- The Indian government has repeatedly accused news outlets, including the BBC and Reuters, of reporting fake news about the ongoing Kashmir crisis.
- Among other stories, those outlets reported that Indian security forces had shot at civilians with pellet guns and tortured people for information.
- Indian officials are widely believed to have intimidated newsrooms and academics into not publishing their critical work, and paid people to troll critics online for years.
- Experts told Insider this climate of fear has ramped up since Prime Minister Narendra Modi came to power in 2014, and has also been encouraged by US President Donald Trump.
- "Targeting the freedom of the press is a popular tactic used by authoritarian regimes to govern through fear," Angana Chatterji from the University of California, Berkeley, told Insider.
- Insider reporters have received an uncommon number of inflammatory and abusive messages on Twitter and email accusing them of "fake news" and promoting "jihadi propaganda" after writing about Kashmir.
- Visit Business Insider's homepage for more stories.
The Indian government is taking a page out of President Donald Trump's playbook by relentlessly accusing journalists of publishing false reports about the situation in Kashmir, where millions of people have been cut off from the internet and the outside world for over five weeks.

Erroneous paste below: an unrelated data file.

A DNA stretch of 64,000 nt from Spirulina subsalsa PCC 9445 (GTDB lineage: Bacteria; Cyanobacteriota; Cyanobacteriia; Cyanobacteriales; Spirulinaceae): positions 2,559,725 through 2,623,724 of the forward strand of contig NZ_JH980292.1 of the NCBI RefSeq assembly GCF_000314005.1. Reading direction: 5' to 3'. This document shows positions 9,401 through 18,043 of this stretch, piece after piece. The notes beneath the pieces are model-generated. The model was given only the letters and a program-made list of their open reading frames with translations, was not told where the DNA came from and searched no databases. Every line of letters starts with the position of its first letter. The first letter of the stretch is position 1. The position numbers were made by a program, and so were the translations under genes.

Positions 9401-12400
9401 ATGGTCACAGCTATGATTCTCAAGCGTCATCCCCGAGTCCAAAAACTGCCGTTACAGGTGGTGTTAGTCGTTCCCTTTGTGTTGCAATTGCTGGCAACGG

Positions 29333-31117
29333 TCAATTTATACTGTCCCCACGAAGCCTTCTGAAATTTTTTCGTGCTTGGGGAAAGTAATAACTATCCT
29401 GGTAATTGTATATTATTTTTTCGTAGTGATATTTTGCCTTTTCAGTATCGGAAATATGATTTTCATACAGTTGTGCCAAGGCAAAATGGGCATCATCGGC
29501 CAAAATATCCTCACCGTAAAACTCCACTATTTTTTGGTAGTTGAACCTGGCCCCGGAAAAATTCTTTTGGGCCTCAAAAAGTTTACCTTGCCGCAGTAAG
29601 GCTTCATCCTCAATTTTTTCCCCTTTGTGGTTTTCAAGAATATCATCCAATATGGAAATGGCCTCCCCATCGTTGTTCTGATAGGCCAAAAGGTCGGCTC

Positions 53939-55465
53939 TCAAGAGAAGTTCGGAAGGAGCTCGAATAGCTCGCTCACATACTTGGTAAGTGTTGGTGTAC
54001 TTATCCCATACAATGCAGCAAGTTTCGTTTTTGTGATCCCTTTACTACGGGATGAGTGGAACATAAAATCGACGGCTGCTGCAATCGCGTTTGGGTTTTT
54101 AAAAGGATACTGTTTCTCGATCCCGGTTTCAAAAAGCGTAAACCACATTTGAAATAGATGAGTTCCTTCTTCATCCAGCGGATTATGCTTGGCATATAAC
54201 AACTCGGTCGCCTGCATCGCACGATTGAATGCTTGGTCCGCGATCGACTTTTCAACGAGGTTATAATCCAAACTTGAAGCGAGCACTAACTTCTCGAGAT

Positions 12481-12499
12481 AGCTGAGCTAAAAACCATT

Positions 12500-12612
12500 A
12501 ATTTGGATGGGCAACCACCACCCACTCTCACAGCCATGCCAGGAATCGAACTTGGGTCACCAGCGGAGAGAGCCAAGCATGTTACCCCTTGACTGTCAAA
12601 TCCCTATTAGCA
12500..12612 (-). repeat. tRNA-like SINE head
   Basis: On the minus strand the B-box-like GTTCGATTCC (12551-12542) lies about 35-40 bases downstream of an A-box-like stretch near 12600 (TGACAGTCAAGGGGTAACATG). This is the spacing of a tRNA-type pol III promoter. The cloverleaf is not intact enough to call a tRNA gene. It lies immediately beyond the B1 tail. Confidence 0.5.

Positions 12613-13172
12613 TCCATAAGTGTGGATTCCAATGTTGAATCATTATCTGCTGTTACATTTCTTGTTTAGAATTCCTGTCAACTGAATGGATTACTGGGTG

Indian authorities have imposed a state-wide internet and phone blackout in the disputed region of Kashmir since the beginning of August, which has seen ordinary people unable to access the news or communicate with people outside the region.
As of September 6, more than 3,800 people — including prominent local politicians — in the region have been arrested, Reuters reported.
Security forces have shot at people with pellet guns and tortured people living in villages known to be hubs of anti-India militancy by beating them with sticks, giving them electric shocks, and filling their mouths with mud, multiple journalists on the ground have reported.
India's crackdown came after it removed a constitutional provision in early August which guaranteed the independence of the Jammu and Kashmir region to make its own laws, and prevented outsiders from buying property in the mostly-Muslim region.
India has repeatedly shut down all of these reports, resorting to the widely-used refrain that the journalists were falsely reporting the news, even when there was video footage of the events transpiring. Here are a few instances:
- After the BBC shot video footage of thousands of people in Srinagar, a major city in Kashmir, demonstrating against India on August 10, the Indian government denied the protest ever happened.
- On August 10, Indian Ministry of Home Affairs spokeswoman Vasudha Gupta tweeted that a Reuters report that said Indian police used tear gas and pellets to disperse the Srinagar protests — based on the testimony of a police officer and two witnesses — was "completely fabricated & incorrect."
- The Indian army denied multiple allegations of torture outlined in a BBC report from Kashmir on August 29, calling them "baseless and unsubstantiated."
- Kashmiri police shot down a CNN report, also published August 29, which cited a Srinagar resident as saying he was blinded in one eye after being hit by three pellets, and a local hospital's eye unit as saying that it's treated at least 30 victims of pellet injuries that month. Police claimed that there had been "no major injuries to anybody," save for "a few pellet injuries, who were treated and sent back."
India has been screaming 'fake news' for decades